Calling these things entrees is really a stretch. In the box you get about a dozen roughly McNugget-sized chunks of fake meat in a generous amount of sauce. The box claims that that represents four servings, which is just ridiculous. When I added vegetables at least equal to the contents of the box and served all of that over a starch, I got two good-sized adult meals out of it. There is plenty of sauce to complement the vegetables as well, though this is of course where most of the hefty amount of sodium is, also. If you want to cut back on the sodium you could hold back some of the sauce without seeming too skimpy. Packaging is just about as minimal as it could be (a single, easy-to-open plastic bag inside a cardboard box), and the dishes don't take long to cook in the microwave or on the stove. I got them on sale at the co-op for $3.89 each, but typically I think they're around $4.50.
As far as taste goes, I'd give a big thumbs-up on the citrus spareribs. Nice, bright flavor in both the chunks and the sauce, which manages to avoid being cloying in the way that such sauces often are. I also like the chewy texture of the "pork," but it's realistic enough that those who don't like realistic fake meats might be turned off. I made these with green beans and served them over rice vermicelli with cashews. Eating half the package of this will give you 1060mg (!) of sodium and 16 grams of fat. It would also provide 24g of protein and 420 calories.
I'm less excited about the pepper steak. I added sauteed eggplant and portabello mushrooms, and served all of it over brown rice. The pepper makes it slightly spicy, but I wouldn't even give it one star at a restaurant. I find the sauce and the "steak" to have a kind of odd chemical taste. It's probably the pepper and/or a mushroom essence they use, but it's not really the elements flavor I'd want to highlight in a pepper dish. I guess there are limits to frozen cuisine. Eating half the package will give you 800mg of sodium and 16 grams of fat, aside from whatever else you add. It would also provide 26g of protein and 340 calories.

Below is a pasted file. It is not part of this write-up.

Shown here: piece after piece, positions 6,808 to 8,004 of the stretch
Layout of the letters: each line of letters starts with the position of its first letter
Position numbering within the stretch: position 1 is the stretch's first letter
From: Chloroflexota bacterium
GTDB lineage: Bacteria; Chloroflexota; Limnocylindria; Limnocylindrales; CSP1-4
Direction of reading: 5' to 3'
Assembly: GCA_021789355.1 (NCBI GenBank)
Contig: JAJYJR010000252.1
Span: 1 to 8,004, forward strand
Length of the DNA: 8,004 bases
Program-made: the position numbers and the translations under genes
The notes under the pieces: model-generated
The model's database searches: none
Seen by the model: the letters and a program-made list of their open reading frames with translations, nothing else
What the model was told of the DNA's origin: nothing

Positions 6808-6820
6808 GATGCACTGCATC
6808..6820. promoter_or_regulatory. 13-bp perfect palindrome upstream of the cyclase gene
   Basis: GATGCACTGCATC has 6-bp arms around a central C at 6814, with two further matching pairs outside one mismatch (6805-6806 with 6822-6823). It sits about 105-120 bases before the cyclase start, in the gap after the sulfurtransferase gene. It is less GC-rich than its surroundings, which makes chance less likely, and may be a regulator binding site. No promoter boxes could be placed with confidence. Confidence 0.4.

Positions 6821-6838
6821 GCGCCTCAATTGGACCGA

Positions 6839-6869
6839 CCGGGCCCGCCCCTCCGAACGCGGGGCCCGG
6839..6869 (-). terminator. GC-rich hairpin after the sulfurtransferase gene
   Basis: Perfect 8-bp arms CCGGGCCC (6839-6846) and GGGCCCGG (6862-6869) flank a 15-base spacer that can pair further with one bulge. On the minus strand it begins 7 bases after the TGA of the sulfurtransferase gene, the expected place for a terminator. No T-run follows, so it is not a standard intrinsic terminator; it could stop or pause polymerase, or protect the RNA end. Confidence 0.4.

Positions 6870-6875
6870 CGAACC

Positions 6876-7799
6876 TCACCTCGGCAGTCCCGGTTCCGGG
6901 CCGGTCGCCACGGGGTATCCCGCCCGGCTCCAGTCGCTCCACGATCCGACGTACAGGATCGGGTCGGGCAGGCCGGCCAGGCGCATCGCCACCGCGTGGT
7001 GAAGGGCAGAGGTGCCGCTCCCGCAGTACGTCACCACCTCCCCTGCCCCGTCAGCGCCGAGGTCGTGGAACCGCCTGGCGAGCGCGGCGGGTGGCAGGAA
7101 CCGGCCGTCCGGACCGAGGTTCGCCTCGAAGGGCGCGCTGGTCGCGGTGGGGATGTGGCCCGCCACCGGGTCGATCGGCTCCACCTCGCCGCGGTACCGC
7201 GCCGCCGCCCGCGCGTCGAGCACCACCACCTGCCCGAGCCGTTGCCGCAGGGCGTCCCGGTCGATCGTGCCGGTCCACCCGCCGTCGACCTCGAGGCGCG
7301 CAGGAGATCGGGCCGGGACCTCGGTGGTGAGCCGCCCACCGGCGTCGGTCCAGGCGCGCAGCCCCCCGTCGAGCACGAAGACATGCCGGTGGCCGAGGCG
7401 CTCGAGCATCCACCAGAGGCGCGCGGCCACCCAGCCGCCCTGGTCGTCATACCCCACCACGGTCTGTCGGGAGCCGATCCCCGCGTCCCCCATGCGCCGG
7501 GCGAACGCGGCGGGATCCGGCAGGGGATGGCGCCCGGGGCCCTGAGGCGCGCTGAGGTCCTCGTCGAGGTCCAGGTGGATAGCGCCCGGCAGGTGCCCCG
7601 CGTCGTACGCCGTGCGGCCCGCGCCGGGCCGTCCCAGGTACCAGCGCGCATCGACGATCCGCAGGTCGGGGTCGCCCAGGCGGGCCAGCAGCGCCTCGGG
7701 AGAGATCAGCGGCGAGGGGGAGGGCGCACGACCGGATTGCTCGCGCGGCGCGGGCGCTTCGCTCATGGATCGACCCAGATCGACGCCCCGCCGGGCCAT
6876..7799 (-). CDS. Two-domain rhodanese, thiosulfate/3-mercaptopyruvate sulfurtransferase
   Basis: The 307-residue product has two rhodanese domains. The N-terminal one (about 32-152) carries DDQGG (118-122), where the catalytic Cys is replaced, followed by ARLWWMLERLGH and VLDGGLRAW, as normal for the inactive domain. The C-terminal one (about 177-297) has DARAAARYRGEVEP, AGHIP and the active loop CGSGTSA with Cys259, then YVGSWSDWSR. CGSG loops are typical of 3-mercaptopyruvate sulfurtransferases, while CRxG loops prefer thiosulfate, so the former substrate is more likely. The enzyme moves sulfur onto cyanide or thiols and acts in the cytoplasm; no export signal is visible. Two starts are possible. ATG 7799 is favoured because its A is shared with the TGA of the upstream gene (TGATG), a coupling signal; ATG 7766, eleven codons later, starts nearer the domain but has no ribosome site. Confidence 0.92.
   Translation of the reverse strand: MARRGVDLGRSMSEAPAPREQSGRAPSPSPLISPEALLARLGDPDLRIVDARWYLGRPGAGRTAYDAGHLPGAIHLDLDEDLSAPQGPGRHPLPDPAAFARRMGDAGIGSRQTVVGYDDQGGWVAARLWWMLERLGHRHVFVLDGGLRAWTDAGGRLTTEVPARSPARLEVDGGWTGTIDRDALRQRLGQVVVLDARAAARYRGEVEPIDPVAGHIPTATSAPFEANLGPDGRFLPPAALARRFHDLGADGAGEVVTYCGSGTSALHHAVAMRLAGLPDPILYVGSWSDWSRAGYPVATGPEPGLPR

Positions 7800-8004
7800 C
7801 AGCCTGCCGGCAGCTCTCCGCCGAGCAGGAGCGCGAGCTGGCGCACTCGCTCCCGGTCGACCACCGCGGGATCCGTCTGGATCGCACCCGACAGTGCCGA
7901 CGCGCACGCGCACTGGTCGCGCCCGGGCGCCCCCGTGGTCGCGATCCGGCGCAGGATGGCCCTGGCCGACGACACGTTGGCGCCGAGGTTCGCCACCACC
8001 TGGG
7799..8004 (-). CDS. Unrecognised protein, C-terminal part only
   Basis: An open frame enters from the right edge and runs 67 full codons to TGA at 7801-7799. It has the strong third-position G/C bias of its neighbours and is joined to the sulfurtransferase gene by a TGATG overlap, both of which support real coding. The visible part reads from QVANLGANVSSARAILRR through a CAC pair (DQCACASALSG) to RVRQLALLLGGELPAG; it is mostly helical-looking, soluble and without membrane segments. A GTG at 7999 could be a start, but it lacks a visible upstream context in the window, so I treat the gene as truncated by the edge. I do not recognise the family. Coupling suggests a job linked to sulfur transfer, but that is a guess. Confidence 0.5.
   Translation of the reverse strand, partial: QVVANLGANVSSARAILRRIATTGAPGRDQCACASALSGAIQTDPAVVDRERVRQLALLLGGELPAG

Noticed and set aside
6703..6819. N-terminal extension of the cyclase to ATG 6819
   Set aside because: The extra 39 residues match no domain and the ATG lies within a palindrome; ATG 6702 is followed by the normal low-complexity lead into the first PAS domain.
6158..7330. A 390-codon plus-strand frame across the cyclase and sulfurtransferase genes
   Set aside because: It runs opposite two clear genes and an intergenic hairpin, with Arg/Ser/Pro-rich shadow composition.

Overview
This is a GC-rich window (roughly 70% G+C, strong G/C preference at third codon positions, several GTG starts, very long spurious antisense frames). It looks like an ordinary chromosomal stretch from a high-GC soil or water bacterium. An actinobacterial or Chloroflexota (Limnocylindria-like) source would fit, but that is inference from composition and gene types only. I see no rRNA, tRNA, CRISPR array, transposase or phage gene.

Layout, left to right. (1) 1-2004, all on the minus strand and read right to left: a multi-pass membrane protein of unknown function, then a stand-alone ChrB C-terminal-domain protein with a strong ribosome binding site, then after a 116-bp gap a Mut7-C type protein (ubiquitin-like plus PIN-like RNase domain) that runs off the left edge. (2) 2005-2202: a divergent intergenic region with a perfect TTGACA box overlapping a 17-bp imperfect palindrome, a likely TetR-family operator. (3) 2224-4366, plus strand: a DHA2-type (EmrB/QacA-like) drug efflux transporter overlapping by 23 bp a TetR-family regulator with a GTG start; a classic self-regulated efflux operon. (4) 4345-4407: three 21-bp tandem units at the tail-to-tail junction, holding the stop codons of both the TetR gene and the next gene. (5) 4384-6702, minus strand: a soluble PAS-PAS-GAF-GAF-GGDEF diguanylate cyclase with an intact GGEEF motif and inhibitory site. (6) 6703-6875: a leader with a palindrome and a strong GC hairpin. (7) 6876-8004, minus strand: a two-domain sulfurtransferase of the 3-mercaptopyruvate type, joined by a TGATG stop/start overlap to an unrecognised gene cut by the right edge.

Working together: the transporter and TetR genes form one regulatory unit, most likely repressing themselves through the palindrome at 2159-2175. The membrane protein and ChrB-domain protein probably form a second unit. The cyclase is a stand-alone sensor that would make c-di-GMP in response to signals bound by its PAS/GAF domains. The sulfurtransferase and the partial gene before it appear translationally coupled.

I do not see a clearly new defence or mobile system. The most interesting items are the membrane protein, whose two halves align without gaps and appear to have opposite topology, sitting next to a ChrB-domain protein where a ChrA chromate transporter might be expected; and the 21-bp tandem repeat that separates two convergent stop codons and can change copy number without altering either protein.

Nutritional disaster aside (though I expect these are typical of the sodium levels you'd get at nearly any Asian restaurant), I like how these offer pre-seasoned protein elements that are easy to build around. Rather than starting with tofu and taking time to marinate or bake flavor into it, you just need to warm this stuff up and add the veggies that you probably don't want to be in the box anyway. Living by myself, I can make it for dinner and have a good lunch leftover for the next day.